As electric vehicle makers face meteoric demand fueled by mandates, incentives and environmental factors, the overriding concern for years to come will be how to mine enough minerals and metals needed for EV batteries.

Accessible supplies of lithium, cobalt and nickel among other commodities do not match the expected number of batteries required for projected electric vehicle production worldwide.

One industry insider, Lewis Black, CEO of Almonty Industries, one of the leading global suppliers of tungsten, recently laid out some market realities for an episode of the Charged Fleet Off Peak video series. Almonty runs mining operations in Spain, Portugal, and South Korea.

Tungsten is a conductive metal that has long been used to create rivets for automobiles and aircraft, and now with the advent of viable electric vehicles of all types, it mixes in with the materials for electric vehicle battery anodes and cathodes and the interior wiring of the vehicle. Because it can bear intense heat, tungsten enables an EV to rapidly charge.

EV battery industry insider Lewis Black, CEO of Almonty Industries, one of the leading global suppliers of tungsten, recently laid out some market realities for an episode of the Charged Fleet Off...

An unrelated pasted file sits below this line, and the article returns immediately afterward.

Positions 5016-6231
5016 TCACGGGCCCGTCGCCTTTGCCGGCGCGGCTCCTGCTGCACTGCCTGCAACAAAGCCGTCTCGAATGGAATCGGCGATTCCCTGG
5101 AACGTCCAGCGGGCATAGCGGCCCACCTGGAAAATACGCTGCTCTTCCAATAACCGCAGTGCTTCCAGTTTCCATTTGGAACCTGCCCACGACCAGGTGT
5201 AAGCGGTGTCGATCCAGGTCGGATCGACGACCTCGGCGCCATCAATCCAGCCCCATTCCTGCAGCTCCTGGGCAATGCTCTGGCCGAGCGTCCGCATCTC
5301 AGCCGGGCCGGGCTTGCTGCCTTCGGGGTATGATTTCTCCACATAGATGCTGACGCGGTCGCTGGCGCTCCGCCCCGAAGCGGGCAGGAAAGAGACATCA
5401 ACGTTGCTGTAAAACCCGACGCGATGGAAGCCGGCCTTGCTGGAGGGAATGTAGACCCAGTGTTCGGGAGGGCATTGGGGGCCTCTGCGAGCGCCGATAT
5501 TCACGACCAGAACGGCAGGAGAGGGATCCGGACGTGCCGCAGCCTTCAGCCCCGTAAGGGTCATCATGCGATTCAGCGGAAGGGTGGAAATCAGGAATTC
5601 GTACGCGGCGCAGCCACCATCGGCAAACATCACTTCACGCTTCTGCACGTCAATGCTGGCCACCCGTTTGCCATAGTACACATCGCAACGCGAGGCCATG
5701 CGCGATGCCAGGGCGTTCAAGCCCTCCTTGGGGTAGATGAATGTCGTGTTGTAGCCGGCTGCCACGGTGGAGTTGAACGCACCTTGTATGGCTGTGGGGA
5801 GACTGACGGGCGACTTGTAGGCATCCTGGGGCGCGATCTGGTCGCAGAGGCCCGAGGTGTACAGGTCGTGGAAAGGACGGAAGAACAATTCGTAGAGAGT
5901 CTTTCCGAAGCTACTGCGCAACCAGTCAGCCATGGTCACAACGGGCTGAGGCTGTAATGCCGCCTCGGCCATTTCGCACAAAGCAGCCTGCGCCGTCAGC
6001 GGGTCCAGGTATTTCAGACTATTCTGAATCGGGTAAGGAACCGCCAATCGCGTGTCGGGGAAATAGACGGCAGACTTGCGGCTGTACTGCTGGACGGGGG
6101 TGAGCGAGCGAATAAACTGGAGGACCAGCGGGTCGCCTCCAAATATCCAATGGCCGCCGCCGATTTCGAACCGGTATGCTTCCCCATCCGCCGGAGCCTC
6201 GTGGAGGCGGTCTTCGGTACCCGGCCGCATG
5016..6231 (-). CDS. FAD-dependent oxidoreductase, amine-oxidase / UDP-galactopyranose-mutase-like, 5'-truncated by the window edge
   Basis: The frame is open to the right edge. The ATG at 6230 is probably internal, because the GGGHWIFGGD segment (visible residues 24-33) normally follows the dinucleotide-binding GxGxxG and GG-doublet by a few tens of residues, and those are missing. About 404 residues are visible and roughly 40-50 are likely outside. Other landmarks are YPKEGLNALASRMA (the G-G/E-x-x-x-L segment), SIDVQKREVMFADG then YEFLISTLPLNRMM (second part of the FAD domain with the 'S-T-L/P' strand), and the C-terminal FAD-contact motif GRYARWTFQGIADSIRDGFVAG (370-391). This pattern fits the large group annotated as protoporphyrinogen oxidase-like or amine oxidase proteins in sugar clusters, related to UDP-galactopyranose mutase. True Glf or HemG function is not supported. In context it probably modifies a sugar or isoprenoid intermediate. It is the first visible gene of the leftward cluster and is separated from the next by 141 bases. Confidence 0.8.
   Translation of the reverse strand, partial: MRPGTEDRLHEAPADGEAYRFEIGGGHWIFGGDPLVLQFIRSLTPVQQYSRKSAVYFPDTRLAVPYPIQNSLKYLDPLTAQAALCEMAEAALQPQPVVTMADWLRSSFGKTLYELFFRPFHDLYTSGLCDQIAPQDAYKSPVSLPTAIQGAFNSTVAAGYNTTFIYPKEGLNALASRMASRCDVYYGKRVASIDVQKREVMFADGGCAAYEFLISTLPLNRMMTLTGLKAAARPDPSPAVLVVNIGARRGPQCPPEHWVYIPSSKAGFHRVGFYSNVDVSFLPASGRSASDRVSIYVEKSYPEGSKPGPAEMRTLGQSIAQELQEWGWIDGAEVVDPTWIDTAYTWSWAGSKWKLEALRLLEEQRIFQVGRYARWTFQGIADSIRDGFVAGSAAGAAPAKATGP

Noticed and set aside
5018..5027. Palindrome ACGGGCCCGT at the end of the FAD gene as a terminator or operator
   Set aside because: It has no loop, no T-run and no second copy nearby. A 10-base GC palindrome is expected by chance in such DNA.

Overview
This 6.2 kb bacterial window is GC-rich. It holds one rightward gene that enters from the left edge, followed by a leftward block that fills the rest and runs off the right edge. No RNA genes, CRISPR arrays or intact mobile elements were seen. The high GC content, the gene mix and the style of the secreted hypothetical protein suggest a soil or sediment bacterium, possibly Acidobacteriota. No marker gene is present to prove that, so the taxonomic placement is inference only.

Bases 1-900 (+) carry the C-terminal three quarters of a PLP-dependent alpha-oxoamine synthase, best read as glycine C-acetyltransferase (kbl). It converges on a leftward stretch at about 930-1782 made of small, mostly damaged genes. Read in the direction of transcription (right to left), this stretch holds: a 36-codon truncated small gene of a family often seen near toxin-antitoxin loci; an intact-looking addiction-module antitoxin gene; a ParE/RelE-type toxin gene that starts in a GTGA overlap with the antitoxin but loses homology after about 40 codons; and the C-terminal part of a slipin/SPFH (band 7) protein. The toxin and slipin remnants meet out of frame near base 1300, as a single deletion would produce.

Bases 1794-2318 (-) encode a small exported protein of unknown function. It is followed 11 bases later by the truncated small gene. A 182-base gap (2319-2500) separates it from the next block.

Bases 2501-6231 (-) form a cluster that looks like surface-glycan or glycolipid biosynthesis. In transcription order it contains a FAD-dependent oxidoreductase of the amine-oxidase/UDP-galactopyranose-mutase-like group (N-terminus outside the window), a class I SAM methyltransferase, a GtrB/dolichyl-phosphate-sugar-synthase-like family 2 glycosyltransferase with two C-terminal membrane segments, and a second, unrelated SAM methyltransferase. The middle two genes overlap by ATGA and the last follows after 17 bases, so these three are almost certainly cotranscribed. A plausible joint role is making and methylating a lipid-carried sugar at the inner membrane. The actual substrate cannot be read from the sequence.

EV battery industry insider Lewis Black, CEO of Almonty Industries, one of the leading global suppliers of tungsten, recently laid out some market realities for an episode of the Charged Fleet Off Peak video series. Almonty runs mining operations in Spain, Portugal, and South Korea.

Photo: Bobit

State of EV Battery Components

About 90% of the world's tungsten is produced either by Russia or China, with China predominant, Black said.

Tungsten in the U.S. was more valuable than gold in the 1950s and 60s, but the tungsten rush in the U.S. and Western democracies eventually depleted supplies and it’s now considered a declining resource, he said.

Many other EV battery supplies and materials come from China and Russia, nations with which the U.S. has strained relations, Black said.

“We’re very fortunate,” he said. “We only operate in democracies with the last man standing. So, we’re reopening the world’s largest tungsten mine in South Korea.”

While cobalt mostly comes from China, lithium and nickel exist in places around the world, he added.

Drawbacks of Lithium-Ion Batteries

Lithium will remain the basis of any battery technologies going forward because it is an essential ingredient that does its job well, Black said.